SALT LAKE COUNTY — A dispatch snafu cost valuable minutes in a medical emergency response in Salt Lake County on Thursday morning.
Valley Emergency Communication Center, or VECC, which handles the bulk of 911 calls in the Salt Lake Valley received the initial call, which came by way of a cell phone.
VECC Public Information Officer Geana Randall described the incident.
“When we put the address into the system, it came up as a Sandy Fire response,” she said. “And since Sandy has moved to Salt Lake City dispatch, we tried to transfer the call to Salt Lake City, and when the call taker there answered the call they didn’t recognize it as a Sandy address, and they declined to take the call from us.”
Sandy City 911 calls have been answered by the call center within the downtown Salt Lake City public safety building since October 25. They were previously answered by VECC.
Adding to the confusion, which resulted in the delay of service, is the fact that the call came from one of several areas within Sandy known to dispatchers as “islands.” These pockets and parcels of land within Sandy City limits are part of unincorporated Salt Lake County.
Emergency medical/fire services for Salt Lake County are provided by Unified Fire Authority, except for these Sandy “county islands”, in which case, UFA has contracted with Sandy Fire Department to cover those islands to minimize response times. As of, October 27th, Sandy Fire & Police Departments have been dispatched by Salt Lake City Fire & Police Dispatch Centers.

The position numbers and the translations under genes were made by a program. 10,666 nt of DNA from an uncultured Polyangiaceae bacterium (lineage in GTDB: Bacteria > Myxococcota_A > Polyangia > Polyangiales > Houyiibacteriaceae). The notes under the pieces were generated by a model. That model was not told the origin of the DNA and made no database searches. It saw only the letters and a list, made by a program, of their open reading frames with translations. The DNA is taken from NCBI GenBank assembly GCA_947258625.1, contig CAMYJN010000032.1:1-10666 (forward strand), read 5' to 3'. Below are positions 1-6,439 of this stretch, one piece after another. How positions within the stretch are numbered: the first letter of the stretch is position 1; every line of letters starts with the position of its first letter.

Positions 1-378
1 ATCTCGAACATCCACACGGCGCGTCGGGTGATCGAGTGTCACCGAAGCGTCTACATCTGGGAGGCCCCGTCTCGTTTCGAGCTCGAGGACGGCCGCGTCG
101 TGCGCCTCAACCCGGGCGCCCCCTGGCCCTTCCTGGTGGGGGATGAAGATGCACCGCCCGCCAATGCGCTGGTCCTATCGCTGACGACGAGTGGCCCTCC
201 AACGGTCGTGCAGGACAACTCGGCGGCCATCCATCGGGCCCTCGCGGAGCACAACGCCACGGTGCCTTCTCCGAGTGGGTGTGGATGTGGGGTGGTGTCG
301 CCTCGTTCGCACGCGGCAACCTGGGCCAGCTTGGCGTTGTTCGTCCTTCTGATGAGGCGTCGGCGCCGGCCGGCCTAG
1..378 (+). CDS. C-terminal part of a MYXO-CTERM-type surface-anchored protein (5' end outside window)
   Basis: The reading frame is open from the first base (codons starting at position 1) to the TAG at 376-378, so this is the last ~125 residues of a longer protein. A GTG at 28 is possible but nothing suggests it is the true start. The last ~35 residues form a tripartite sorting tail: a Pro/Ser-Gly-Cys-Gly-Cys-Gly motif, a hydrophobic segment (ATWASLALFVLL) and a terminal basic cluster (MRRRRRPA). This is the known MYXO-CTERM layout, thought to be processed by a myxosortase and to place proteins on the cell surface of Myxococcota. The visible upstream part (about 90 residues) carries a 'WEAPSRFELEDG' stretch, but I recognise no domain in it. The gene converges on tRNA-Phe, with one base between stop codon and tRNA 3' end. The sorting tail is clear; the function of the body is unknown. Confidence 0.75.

Dispatchers tell FOX 13 News that transferring calls from one center to another is a common practice, sometimes occurring as much as 500 times a day. They said this is largely because cell phones route 911 calls to either center at random.
In Thursday’s incident, Salt Lake City dispatchers stayed on the line with the call for less than one minute before referring the call back to VECC, where dispatchers did ultimately respond.
“Normally with that situation we would have had it dispatched in two minutes,” Randall said. “Ultimately it was five minutes before the unit was paged out and 13 minutes before the first unit arrived.”
Salt Lake County Mayor Ben McAdams said he, unfortunately, is not surprised.
At his request, the Salt Lake County Council set aside $1.3 million months ago to address the issue.
The money is intended to unify the software systems of the two major call emergency call centers. McAdams added that he doesn’t have a preference as to which agency changes its software to match the other, but hopes to see it happen by year’s end.
The exact medical condition of the person in need of help on Thursday morning is unknown to FOX 13 News due to federal law, which protects identity and medical condition, but dispatchers said it’s their understanding the person is recovering.